3. Leotte J et al., Impact and seasonality of human rhinovirus infection in hospitalized patients for two consecutive years. J Pediatr (Rio J). 2017 May – Jun;93(3):294-300.
  4. Macfarlane J, Holmes W, Gard P et al. Prospective study of the incidence, aetiology and outcome of adult lower respiratory tract illness in the community. Thorax. 2001 Feb;56(2):109-14
  5. Vijay S, Dalela G. Prevalence of LRTI in Patients Presenting with Productive Cough and Their Antibiotic Resistance Pattern. J Clin Diagn Res. 2016 Jan;10(1):DC09-12.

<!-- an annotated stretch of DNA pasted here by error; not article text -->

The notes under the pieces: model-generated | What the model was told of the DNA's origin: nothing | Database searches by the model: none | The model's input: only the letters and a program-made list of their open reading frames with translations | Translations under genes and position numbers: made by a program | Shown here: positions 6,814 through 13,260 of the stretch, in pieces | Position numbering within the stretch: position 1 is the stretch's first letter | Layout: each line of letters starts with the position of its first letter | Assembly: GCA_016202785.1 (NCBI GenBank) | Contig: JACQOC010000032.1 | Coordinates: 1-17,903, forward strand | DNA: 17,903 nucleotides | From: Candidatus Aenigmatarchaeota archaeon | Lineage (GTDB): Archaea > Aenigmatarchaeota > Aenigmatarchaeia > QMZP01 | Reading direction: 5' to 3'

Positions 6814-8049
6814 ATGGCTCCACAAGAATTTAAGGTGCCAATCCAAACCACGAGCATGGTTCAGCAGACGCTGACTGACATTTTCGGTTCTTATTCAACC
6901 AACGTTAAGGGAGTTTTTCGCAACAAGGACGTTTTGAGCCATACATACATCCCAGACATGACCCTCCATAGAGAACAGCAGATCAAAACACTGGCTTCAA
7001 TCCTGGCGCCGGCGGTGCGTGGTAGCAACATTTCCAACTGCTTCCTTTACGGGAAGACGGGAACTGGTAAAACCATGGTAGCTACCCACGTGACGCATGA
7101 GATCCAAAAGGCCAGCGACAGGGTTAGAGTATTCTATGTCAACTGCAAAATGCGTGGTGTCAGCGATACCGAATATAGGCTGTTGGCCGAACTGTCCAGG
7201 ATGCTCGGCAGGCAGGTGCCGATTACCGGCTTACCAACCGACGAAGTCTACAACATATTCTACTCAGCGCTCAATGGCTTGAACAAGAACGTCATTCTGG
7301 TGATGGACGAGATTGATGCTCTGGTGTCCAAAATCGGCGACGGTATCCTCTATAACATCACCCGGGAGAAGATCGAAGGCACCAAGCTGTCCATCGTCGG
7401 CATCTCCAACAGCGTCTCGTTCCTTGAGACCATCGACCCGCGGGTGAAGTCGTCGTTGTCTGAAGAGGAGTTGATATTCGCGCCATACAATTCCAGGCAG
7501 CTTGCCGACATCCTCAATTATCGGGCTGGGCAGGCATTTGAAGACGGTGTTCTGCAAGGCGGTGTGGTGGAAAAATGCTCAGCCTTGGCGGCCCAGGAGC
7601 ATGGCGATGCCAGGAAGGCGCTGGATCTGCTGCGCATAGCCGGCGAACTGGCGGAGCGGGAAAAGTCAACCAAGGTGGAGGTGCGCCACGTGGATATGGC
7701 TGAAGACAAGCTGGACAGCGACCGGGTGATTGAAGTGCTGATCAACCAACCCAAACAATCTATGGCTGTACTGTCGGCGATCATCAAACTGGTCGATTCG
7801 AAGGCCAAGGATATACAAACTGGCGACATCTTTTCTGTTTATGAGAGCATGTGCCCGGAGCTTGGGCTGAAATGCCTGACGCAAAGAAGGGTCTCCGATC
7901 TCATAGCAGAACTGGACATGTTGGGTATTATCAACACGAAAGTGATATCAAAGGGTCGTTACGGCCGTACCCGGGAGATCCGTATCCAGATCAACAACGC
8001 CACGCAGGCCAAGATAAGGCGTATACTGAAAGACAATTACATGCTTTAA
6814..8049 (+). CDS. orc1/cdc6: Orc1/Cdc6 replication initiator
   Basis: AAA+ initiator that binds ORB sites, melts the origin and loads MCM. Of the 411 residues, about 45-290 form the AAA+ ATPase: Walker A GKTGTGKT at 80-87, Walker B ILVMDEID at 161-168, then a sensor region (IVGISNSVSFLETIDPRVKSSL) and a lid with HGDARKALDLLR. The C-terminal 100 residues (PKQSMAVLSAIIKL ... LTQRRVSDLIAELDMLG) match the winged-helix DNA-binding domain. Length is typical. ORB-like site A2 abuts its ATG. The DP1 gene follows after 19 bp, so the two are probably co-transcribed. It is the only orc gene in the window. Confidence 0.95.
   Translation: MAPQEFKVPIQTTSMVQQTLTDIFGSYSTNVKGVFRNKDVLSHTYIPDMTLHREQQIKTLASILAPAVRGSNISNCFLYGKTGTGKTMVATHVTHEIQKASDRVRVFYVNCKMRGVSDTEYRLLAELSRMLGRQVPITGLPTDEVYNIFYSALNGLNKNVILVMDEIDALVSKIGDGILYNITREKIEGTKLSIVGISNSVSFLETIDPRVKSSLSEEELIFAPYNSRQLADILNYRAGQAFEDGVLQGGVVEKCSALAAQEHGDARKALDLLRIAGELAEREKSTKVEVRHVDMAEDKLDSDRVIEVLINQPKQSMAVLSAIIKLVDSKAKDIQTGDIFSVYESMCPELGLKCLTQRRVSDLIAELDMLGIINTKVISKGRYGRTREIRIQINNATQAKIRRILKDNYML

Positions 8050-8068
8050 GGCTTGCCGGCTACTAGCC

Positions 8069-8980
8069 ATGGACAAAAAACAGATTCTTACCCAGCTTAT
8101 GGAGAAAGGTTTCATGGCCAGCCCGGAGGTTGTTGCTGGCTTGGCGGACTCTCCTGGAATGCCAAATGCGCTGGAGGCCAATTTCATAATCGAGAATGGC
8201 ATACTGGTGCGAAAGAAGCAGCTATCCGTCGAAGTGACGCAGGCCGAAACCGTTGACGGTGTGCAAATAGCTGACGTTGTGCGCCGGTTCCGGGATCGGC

6. Guilleminault L et al. Seasonality in asthma: Impact and treatments. Presse Med. 2016 Nov;45(11):1005-1018.
  7. Jenkins CR, Celli B, Anderson JA et al. Seasonality and determinants of moderate and severe COPD exacerbations in the TORCH study. Eur Respir J. 2012 Jan;39(1):38-45
  8. Donaldson GC, Goldring JJ, Wedzicha JA. Influence of season on exacerbation characteristics in patients with COPD. Chest. 2012 Jan;141(1):94-100.
  9. Gill JM, Fleischut P, Haas S, Pellini B, Crawford A, Nash DB. Use of antibiotics for adult upper respiratory infections in outpatient settings: a national ambulatory network study. Fam Med. 2006;38(5):349-354.
  10. Cordoba G et al. Antibiotic prescriptions for suspected respiratory tract infection in primary care in South America. J Antimicrob Chemother. 2017 Jan;72(1):305-310.